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Correa misses WH trip amid P.R. relief effort

MLB.com @basebollie

WEST PALM BEACH, Fla. -- Astros shortstop Carlos Correa was not in attendance for Houston's trip to the White House in celebration of its 2017 World Series championship on Monday. Instead, he was helping gather supplies to aid the hurricane relief effort in Puerto Rico.

Correa, a native of Ponce, Puerto Rico, helped send an airplane carrying resources to his home country, which was damaged by Hurricane Maria in September and is still recovering.

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WEST PALM BEACH, Fla. -- Astros shortstop Carlos Correa was not in attendance for Houston's trip to the White House in celebration of its 2017 World Series championship on Monday. Instead, he was helping gather supplies to aid the hurricane relief effort in Puerto Rico.

Correa, a native of Ponce, Puerto Rico, helped send an airplane carrying resources to his home country, which was damaged by Hurricane Maria in September and is still recovering.

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"I don't only represent the Houston Astros, I don't only represent my family, but I also represent the American citizens that are living in Puerto Rico," Correa told reporters Tuesday. "I just want to bring some awareness to what is going on."

The 2015 American League Rookie of the Year Award winner said his work to help those in need in Puerto Rico will continue into the regular season.

Correa's family, fiancee Daniella Rodriguez and Astros owner Jim Crane helped the young star finalize the next shipment, which is scheduled to leave South Florida before the end of Spring Training, according to the Associated Press.

Video: Correa, Hinch discuss improvements for 2018

Correa and closer Ken Giles were the two members of the Astros who did not make the trip to Washington, D.C., to honor the club's title. Giles had a family commitment.

"It was not politics or anything," Correa said. "It was just that the day off was perfect to be able to provide some help for the people in Puerto Rico in need.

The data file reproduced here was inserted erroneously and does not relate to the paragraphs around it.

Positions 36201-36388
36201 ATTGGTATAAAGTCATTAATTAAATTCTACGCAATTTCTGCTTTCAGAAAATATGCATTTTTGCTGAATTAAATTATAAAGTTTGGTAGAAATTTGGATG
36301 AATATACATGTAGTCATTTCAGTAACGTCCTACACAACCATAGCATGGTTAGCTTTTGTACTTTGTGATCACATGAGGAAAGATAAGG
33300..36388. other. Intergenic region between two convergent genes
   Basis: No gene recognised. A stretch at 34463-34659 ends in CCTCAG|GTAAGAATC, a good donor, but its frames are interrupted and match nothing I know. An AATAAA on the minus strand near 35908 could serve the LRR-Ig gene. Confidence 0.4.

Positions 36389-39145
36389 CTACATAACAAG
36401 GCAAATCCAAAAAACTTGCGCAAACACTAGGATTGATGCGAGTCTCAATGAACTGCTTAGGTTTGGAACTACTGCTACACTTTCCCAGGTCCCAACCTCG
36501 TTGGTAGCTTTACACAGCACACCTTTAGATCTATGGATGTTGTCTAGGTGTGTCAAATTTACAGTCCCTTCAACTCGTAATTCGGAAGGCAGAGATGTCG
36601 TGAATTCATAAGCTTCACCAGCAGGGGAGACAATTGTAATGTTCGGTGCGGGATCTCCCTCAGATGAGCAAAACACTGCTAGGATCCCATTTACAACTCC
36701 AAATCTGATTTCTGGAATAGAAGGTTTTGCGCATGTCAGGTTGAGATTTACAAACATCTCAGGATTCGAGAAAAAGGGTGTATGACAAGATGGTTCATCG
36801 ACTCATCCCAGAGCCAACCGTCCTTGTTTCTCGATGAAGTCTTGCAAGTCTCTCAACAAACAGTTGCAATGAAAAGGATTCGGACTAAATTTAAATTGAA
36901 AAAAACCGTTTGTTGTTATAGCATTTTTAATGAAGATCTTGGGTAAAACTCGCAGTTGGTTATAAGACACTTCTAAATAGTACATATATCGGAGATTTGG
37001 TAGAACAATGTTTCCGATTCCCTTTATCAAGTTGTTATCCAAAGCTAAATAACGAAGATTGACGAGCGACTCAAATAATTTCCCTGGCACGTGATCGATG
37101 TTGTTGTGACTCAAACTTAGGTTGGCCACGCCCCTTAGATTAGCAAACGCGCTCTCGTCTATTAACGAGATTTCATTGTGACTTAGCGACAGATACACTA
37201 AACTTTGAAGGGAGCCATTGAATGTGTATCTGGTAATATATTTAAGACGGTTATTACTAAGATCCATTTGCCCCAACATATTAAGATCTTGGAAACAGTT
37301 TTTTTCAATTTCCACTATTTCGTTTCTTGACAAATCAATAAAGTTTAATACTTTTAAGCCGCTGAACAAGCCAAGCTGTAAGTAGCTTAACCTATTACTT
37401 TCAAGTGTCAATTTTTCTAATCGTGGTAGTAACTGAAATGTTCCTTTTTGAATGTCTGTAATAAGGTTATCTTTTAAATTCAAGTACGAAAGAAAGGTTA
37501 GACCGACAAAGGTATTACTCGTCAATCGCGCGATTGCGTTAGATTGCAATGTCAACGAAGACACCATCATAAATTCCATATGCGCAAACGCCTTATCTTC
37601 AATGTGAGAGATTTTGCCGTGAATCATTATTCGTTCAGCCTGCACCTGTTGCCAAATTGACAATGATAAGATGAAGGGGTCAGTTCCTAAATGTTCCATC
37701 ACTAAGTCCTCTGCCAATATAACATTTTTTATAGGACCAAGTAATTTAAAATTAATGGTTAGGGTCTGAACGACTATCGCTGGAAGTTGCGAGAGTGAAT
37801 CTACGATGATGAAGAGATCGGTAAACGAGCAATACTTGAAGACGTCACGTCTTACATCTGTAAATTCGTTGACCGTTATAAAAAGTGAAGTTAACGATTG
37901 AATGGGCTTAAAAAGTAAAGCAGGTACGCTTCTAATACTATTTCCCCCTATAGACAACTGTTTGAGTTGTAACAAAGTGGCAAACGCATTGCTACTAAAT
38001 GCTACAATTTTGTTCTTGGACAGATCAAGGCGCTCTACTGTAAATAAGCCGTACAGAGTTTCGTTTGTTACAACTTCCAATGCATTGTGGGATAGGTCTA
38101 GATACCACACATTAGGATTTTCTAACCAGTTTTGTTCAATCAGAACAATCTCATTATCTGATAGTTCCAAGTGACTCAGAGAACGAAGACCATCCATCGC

"I didn't think it was right for me to go and talk to the president about Puerto Rico when we were going there for the team, for the amazing year we had and for what we brought to the city of Houston," Correa added. "It's an honor to be invited to the White House. I want to thank the president for all the help he provided to my second hometown, which is Houston, and some of the help he's provided to Puerto Rico, but we're still in need in Puerto Rico."

Tweet from @astros: "To walk into this building is pretty intimidating, to be honest with you," Hinch said. "This is out of our element of anything we get to experience. A lot of smiles on a lot of faces. We enjoyed our time and got to celebrate again." https://t.co/zM8b0IKZtd pic.twitter.com/J6L2R5rf1F

Correa was named to the AL All-Star team for the first time in 2017 while batting .315/.391/.550 with 24 home runs and 84 RBIs in 109 games. He was key to the Astros' title run, clubbing five homers and driving in 14 runs throughout the postseason.

Correa: 'I don't want to retire' without winning MVP

A star on the diamond, the 23-year-old can also see the impact he is making off it.

"For me there is nothing better than getting phone calls from the people in my hometown thanking me, getting videos from the people in my hometown thanking me for all the help I've been providing," Correa said.

Oliver Macklin is a reporter for MLB.com based in Washington, D.C. Follow him on Twitter at @basebollie.

Houston Astros, Carlos Correa